If ever anybody out there knows the correct meaning of Salpicao, please tell me so. In the Philippines, Salpicao is a cooking technique using lots of garlic sautéed with usually soy and Worcestershire sauces marinated meat.
My husband and I had a date at a restaurant called Country Side Café in Lim Ket Kai Drive, Cagayan de Oro City Philippines. They serve good American foods. My husband and mine’s most favorite is Ostrich Steak. For me, Ostrich is the best meat, much better than beef even. First we ordered their appetizer called Ostrich Salpicao, and it was so good. Ostrich meats are very expensive in restaurants, so we decided to buy our own, fresh meat and cook their Salpicao our way. Darn, could not stop eating it!
Ostrich is a bird, but not poultry. It has the lowest fat content compared to beef, pork, chicken and turkey. Unlike beef with marbled fats in its muscles, ostrich fats develop outside of its muscles, which is why its cut of meat with fat separated by knife is totally lean. Its red meat is very soft just like that of beef’s tenderloin. It is best cooked medium rare.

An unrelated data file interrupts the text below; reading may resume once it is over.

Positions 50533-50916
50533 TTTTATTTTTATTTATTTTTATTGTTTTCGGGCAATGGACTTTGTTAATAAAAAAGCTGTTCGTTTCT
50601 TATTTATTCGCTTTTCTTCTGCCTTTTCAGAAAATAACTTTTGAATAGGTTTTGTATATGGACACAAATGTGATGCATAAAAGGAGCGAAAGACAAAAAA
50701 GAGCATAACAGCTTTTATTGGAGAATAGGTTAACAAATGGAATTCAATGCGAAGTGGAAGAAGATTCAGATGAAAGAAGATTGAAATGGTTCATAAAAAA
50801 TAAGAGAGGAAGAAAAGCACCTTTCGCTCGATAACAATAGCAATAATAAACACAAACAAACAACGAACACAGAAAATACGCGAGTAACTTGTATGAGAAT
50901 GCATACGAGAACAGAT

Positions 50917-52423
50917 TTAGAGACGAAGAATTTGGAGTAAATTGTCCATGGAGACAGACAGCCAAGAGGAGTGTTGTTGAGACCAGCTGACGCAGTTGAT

Mix all the marinade ingredients and the meat. Marinate for at least 1 hour or overnight (place inside the refrigerator).
Rice or chop the garlic. Garlic mincer or ricer should be handier if you have one, otherwise simply use your knife.
Heat 2 tablespoons oil over medium heat and sauté garlic until golden brown. Spoon just the garlic out and set aside.
Using the oil of the same pan, add in marinated meat and increase heat to high. Cook meat for up to 5 minutes or while it is still pink inside (medium rare).
Serve with mashed potato, rice or by itself.
Note: The marinade used for this recipe can also be used for any other style of cooking. Picture below is using an Ostrich steak marinated using the marinade recipe above, cooked in whole, steak slice at medium-rare paired with sauteed chayote. Super love!